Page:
Royals 8, Mariners 3
Compared to Weaver, Meche suddenly looked quite appealing to Mariners’ fans that use to lament him.
By the time Meche took the mound, all the pressure surrounding his return was gone, thanks to a horrific first inning by Weaver in Kansas City’s 8-3 win over Seattle on Saturday night.
Weaver lost his fourth decision in as many starts, giving up six runs, seven hits and recording just one out before manager Mike Hargrove pulled him in the top of the first inning.
The performance may have cemented Weaver’s removal from the Mariners’ rotation. Neither Hargrove or Weaver would comment about it after the game.
“I am really not going to talk about what I’m going to do or not going to do with Jeff,” Hargrove said. “Tonight was not a good outing for him. He feels worse than anybody else. We’ve got to try and help him get back in line.”
Signed for $8.325 million in the offseason, Weaver (0-4) surrendered five consecutive hits to start the game. Ross Gload capped the streak with a two-run double that gave the Royals a 3-0 lead.
Emil Brown then grounded out to short, which brought home another run and a round of sarcastic cheers from the fans. After another single and a walk, Tony Pena Jr. ended Weaver’s misery with a soft liner into right-center field that scored two more.
“It’s on me. I’ll take it as a man and face up to the responsibilities of going out there and working deep into the game. I haven’t done that and there are going to be questions throughout,” Weaver said. “It’s my job to continue to believe in myself, stay confident and work through this. It’s tough for everybody, the team, myself, the fans.”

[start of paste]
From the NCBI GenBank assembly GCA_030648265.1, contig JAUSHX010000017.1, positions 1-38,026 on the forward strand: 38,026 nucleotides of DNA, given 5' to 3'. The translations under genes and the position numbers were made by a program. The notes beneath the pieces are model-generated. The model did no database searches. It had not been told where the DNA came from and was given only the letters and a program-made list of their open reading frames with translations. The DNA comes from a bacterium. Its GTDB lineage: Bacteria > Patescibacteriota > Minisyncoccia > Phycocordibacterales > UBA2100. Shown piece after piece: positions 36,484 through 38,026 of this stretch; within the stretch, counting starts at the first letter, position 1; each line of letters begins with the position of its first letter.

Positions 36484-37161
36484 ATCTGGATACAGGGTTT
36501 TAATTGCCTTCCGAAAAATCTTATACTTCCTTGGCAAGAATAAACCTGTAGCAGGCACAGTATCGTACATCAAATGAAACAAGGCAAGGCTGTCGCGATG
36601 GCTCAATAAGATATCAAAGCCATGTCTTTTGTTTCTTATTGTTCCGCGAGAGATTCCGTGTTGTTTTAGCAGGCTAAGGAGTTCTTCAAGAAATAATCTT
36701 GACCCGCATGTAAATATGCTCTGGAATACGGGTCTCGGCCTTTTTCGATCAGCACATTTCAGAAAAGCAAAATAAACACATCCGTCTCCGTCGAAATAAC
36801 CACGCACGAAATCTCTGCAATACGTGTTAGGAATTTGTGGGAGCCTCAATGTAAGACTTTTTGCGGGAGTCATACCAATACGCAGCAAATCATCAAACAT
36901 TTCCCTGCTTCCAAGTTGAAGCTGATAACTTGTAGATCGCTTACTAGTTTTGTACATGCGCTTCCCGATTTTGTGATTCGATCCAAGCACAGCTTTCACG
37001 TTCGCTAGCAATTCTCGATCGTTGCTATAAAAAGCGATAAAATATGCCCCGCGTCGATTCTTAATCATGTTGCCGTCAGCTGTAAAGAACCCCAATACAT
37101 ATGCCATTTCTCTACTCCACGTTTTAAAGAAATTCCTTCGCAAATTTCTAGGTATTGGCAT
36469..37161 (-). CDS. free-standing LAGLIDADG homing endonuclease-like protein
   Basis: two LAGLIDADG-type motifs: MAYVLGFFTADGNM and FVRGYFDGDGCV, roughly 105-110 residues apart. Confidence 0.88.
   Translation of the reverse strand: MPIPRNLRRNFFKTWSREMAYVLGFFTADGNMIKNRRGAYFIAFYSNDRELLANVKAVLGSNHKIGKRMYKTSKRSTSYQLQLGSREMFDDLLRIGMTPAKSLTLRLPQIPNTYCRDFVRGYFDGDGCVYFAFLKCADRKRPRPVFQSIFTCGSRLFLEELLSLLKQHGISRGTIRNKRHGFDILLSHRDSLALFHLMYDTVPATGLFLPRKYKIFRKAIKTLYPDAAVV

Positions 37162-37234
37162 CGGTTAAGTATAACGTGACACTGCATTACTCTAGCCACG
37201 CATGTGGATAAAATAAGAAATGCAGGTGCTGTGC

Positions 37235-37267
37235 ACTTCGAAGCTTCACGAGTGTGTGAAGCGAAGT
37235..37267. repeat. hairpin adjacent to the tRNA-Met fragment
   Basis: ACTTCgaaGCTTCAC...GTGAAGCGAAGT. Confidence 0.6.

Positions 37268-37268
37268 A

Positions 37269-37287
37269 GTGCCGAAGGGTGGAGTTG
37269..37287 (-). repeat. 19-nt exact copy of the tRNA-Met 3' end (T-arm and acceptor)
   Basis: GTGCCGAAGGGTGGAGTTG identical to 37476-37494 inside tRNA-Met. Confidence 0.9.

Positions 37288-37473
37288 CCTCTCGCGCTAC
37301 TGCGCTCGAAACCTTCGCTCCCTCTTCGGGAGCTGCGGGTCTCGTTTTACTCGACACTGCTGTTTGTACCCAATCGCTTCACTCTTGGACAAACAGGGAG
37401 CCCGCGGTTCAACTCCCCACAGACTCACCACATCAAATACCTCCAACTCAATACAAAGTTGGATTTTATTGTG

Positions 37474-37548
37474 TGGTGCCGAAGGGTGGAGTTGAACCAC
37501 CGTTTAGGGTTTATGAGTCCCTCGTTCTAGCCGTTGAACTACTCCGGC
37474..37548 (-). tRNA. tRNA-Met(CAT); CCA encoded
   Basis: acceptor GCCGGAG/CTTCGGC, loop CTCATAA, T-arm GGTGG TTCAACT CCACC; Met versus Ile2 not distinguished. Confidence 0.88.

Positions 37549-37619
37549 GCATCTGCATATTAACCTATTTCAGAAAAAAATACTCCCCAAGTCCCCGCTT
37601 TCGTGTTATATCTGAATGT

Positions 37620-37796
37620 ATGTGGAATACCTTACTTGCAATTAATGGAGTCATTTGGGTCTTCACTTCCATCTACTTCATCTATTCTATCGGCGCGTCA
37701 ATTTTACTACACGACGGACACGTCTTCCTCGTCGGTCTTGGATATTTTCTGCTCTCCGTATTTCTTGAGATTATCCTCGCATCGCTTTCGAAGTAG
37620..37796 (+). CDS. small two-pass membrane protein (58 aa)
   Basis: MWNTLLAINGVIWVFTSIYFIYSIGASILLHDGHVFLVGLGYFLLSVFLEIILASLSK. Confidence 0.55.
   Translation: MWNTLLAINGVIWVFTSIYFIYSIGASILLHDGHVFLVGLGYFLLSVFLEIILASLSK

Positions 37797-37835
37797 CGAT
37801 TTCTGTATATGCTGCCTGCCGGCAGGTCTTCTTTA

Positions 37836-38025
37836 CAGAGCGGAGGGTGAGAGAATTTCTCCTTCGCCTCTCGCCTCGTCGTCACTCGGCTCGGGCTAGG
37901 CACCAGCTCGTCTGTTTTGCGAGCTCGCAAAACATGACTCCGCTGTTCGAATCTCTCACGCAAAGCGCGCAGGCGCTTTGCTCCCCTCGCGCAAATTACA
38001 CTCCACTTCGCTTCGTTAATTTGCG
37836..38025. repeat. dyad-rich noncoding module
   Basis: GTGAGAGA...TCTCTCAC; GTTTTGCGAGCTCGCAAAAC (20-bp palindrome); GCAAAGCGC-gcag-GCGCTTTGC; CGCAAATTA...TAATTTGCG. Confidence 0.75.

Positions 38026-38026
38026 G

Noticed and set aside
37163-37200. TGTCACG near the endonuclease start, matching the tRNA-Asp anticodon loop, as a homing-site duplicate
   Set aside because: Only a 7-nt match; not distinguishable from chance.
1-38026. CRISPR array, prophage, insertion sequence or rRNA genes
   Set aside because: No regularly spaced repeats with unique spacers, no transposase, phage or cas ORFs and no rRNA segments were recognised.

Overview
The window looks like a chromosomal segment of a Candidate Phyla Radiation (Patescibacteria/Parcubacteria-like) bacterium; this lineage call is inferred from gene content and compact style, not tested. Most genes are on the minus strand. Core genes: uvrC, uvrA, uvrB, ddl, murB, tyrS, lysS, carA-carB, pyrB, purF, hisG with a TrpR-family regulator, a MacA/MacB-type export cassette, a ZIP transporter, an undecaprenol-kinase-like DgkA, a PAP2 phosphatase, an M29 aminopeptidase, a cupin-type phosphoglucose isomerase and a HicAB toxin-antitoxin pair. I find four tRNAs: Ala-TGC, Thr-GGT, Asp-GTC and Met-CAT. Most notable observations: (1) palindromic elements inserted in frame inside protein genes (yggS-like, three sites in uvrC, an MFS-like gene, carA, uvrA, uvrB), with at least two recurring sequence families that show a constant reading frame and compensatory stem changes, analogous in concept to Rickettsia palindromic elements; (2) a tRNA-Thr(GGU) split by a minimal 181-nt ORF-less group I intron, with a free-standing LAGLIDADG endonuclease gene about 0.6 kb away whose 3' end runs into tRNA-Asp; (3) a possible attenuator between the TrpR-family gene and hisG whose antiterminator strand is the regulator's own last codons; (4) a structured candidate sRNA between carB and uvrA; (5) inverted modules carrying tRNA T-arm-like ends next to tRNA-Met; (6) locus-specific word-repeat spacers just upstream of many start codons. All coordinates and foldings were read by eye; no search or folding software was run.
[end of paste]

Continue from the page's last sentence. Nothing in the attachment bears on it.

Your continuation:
The 6-0 cushion was plenty for Meche, who spent his entire career with Seattle before signing a five-year, $55 million deal with the Royals.
“I wasn’t real sharp. They got a lot of balls to hit. I was just fortunate enough to stay out of some big innings,” Meche said. “The six runs were definitely key.”
Meche (2-1), who won 55 games with Seattle, wasn’t overpowering, giving up 10 hits—at least one every inning—and allowing three unearned runs.
But he struck out five, walked two, and escaped the fifth inning despite loading the bases with two outs. After walking Kenji Johjima, Meche got Yuniesky Betancourt to ground to second and end the inning.
Brandon Duckworth pitched the final three innings for his first career save.
“In terms of getting after it and doing what was needed it was probably his best grittiness all year,” Royals’ manager Buddy Bell said of Meche.
Weaver wasn’t hit hard—only one of the seven hits went for extra bases. But it was the shortest start of his career, and Seattle’s four-game win streak was snapped.
Weaver has never pitched well in April—he’s 12-25 in his career during the month—and this month is a new low. His ERA escalated to 18.26 ERA, and he has pitched more than three innings in one of his four starts. In 11 1-3 innings, Weaver has allowed 31 hits and 23 earned runs.
On Friday, Weaver said he believed he was improving, despite being pulled after three innings in his last start against the Angels. Instead, he turned in the shortest outing by a Seattle starter since Meche lasted two-thirds of an inning against the Yankees on May 14, 2004.
Mark Grudzielanek had three hits and an RBI, and every Royals starter had at least one hit.
“This is kind of how it started with me in Anaheim. I’m not sure if it’s trying to do too much, trying to impress too many people, trying to get everything fixed in one game. It’s hard to put your finger on it,” Weaver said. “I’m center of attention because of my struggles and that’s understandable.”
Meche picked up his first decision since April 7 when he lost to Detroit. He had no decision in his last two starts. His ERA dropped to 2.18. … RHP Sean White took over for Weaver and threw 3 2-3 innings, a career-high. His pitching line was full—two runs, two hits, four walks, two hit batters and two strikeouts. … Seattle DH Jose Vidro singled in his first two at-bats, extending his hitting streak to 12 games.